A shooting occurred in Las Vegas on October 1st, 2017. The news of the shooting spread across social media, the casualties and injured people rose. I woke up the next morning and the number of casualties peaked at 59 dead and some 500 individuals injured.The same knee-jerk reactions we see each time a shooting occurs were present across social media: What is his race? Is he Muslim? I bet if he’s white he will be taken down alive... We learned that the shooter was a 64-year-old white man named Stephen Paddock, and before the onslaught of immediate gun control debates erupted across media, one reaction rang louder than all others: the use of the word terrorist in relation to the shooter’s whiteness. I don’t know that we can say with clarity that arguing for the application of the term “terrorist” to certain individuals is actually useful. The conversation is positioned on the equalization of the term’s application, not on the total deconstruction of the term. The late Eqbal Ahmed agitates our use of ‘Terrorism’ as both a word and idea in his 1998 essay Terrorism: Theirs and Ours, stating: “[Terrorism] necessarily evades definition.” He further describes the nature of what gets defined as terrorism, as well as its double standards, by the US. Ahmed writes, “If you are not going to be consistent, you’re not going to define. [...] They don’t define terrorism because definitions involve a commitment to analysis, comprehension, and adherence to some norms of consistency.”
To argue that the term “terrorist” can be extrapolated from this context after decades of societal reinforcement is idealistic at best.The terminology of terrorism has been racialized and has gained a white supremacist coding that many would consider inextricable from its use at this point. The popular (or mainstream) use of the term terrorism is relatively not new, being loosely used first during the French Revolution, several times between 1948 to 1975 gaining mainstream attention to demonize Palestinians, then becoming a mainstay in mainstream discourse during the Reagan presidency in the 1980s. “Terrorism” has been grounded in western epistemology as any threat to the west, to the Amerikan empire, and any group or person whose political violence can be labeled as an enemy of alleged western democracy. Speech about terrorism often becomes about racialization, religion, and otherization than the actual violence that transpired. To argue that the term “terrorist” can be extrapolated from this context after decades of societal reinforcement is idealistic at best. Those making the argument for calling those like Stephen Paddock, Dylan Roof, and Adam Lanza terrorists are not arguing in bad intention. And to a degree, I agree with their intentions; a political label with huge negative connotations is unequivocally applied unequally to those with brown skin, certain religious backgrounds, who speak certain languages, and whose relation to the empire can be distanced a certain length. To this extent I agree with the analysis, which always seems instant and knee-jerked, that asserts the term terrorist be applied to white men the same way. The functionality of this logic is deeply flawed, however. Which makes me ask the critical questions: What is its usefulness? Why are you requesting people to be marked with this word? And how does it move our discourse further? The argument is based on the equalization of a racialized term. However, no matter what we decide to label these violent white men and women, mere words will not stop the violence they enact. We’re given our notions of “terrorism” and “terrorist” within a white supremacist, capitalist framework of violence. The term terrorist will always be raced black and brown because it was designed to dominate black and brown people, even when unintentional. So, being able to define a white person as terrorist solves nothing. By placing these white people on the list with others the state deems “terrorists” - lists that include Black nationalist organizations and freedom fighters like Assata Shakur - what system of language and racialization have we really transgressed against? Is the point to prove to white people that white people can be and are often terrorists? And if so, how is this useful? Arguing the need to expand a racialized, problematic term like terrorist/terrorism to include more people only appears useful if one’s critique is only language-deep. This is a liberal critique that doesn’t address any deep-rooted problems. If we know that terror speech is all constructed to mean, on a metaphysical level, ‘anyone who transgresses against the western empires,’ then its application to domestic terrorists is still an inevitable reinforcement of the empire. If the unspoken default definition of a “terrorist” is “anyone who hates Amerika, ”you are still saying that these white men are only ‘terrorists’ because their violence is “un-Amerikan.”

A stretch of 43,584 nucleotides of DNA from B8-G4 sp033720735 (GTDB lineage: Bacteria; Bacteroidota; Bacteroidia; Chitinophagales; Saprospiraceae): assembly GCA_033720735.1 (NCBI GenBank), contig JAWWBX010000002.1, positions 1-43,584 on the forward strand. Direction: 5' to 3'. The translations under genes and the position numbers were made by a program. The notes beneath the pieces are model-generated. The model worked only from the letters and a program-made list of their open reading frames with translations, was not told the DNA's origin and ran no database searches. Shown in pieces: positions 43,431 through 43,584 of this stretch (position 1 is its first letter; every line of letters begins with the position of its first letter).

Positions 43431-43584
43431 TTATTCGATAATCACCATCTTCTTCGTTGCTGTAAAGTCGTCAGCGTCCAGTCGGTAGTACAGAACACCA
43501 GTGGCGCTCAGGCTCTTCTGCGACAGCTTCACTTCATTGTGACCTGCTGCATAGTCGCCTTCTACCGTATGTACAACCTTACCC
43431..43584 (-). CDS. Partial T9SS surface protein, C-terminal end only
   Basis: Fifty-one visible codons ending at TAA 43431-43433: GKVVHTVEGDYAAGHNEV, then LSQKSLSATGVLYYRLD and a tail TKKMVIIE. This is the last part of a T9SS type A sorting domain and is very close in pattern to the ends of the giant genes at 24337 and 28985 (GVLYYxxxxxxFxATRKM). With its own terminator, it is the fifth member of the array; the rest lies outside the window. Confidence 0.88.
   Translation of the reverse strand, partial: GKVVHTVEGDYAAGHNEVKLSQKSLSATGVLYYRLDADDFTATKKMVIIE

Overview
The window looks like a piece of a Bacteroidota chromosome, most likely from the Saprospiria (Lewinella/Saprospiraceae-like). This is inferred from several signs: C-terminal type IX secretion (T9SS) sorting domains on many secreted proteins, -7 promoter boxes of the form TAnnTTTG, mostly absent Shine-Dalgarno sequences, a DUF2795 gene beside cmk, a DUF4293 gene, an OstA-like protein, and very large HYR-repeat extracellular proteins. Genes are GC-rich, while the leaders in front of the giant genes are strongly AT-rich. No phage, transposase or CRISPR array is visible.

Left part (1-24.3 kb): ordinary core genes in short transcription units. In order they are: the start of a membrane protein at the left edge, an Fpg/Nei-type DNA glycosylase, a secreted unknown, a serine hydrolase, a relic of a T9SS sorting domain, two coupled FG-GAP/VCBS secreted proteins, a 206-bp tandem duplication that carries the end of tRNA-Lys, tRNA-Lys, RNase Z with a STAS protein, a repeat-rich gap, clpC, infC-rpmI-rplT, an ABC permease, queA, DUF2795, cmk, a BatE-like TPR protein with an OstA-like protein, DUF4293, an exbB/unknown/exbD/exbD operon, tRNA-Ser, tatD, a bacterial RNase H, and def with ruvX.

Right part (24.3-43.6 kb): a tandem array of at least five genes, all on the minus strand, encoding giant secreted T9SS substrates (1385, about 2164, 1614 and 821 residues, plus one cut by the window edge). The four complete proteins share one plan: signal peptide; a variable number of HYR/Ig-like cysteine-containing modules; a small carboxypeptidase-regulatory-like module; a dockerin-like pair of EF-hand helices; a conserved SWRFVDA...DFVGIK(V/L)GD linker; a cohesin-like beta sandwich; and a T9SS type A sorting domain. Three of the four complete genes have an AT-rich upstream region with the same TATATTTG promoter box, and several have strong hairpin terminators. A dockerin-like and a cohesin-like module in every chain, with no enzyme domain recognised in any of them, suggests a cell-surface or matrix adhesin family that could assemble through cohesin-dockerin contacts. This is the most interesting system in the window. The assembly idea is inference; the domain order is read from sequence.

We’re given our notions of “terrorism” and “terrorist” within a white supremacist, capitalist framework of violence.These white violences are the bedrock this country was built on. Noam Chomsky states the way to stopping terrorism is “really easy,” the west must simply “stop participating in it.” We must see through the political hypocrisies and double standards on Amerika’s own violence, which include church bombings, trails of tears, race riots, chattel slavery, Wounded Knee, Jim Crow, lynchings before we take to task expanding inclusivity of words we did not define for ourselves. In this sense, the rocket men who’ve bombed countries and sent drones by the thousands to touch down on Black and brown skin are terrorists. And Amerikan. More than Amerikan, they’re often revered Amerikans, credited for leading this nation. In fact, this exposes that violence done for the west which would be doted as terrorism elsewhere receives praise and respect. So instead of calling to include this white violence as terrorism, let’s first tear apart and redefine the entire notion of terrorism as it stands, and ask ourselves how these acts can possibly be “un-Amerikan” when for many of us they’re all this country knows. We don’t have many options that currently exist to describe these acts outside of the language of racist terror talk. I have seen it proposed before that we should label these acts “white violence,” and I mostly agree with this formulation. Whiteness and the preservation of whiteness is often the underlying social and ideological persuasion at play. I have also heard convincing arguments that including white people’s violence in our notions of terrorism is the only way to begin deconstructing the white supremacist notions of terrorism, to which I have reservations, yet understand. The point is: we must begin to think deeper, fresher, and with more difficulty about our initial inclines towards language and the equivalences we use. In a 2006 article, theorist Edward Said stated that we are nourishing "immense, unrestrained pseudo patriotic narcissism" with the obsessive focus on loosely defined "terrorism." He then asks “is there no way to participate in politics beyond the repetition of prefabricated slogans?” and I am reminded of Steve Biko’s statement that Black people have ‘inherited our very political vocabulary’ from the power structures that be, and see this argument for equalization of terrorist/terrorism within the same vein. We are lacking true critical engagement with any power structure by still operating within its confounds, using language we are given by the very people we wish to challenge. White Amerikans have been committing acts of mass violence for centuries now and if they still don’t understand that as “terrorism”, then they never will. We must deconstruct the entire notion of terrorism. We must ask how “terrorist” is able to be applied to ISIS, Antifa, Al-Qaeda and the Black Panthers equally and all at once. We must inquire how we’ve arrived at Black and brownness as the default “terrorist”. And what is meant by this terminology. This should inform great caution when applying, and requesting the term to be applied. Whether we argue to call white people terrorists or not, my people, Black and Muslim people, will be unjustly called it regardless. Instead of continuing to inadvertently reinforce an oppressive system, we should begin to propose alternative language and terminology that can deconstruct it.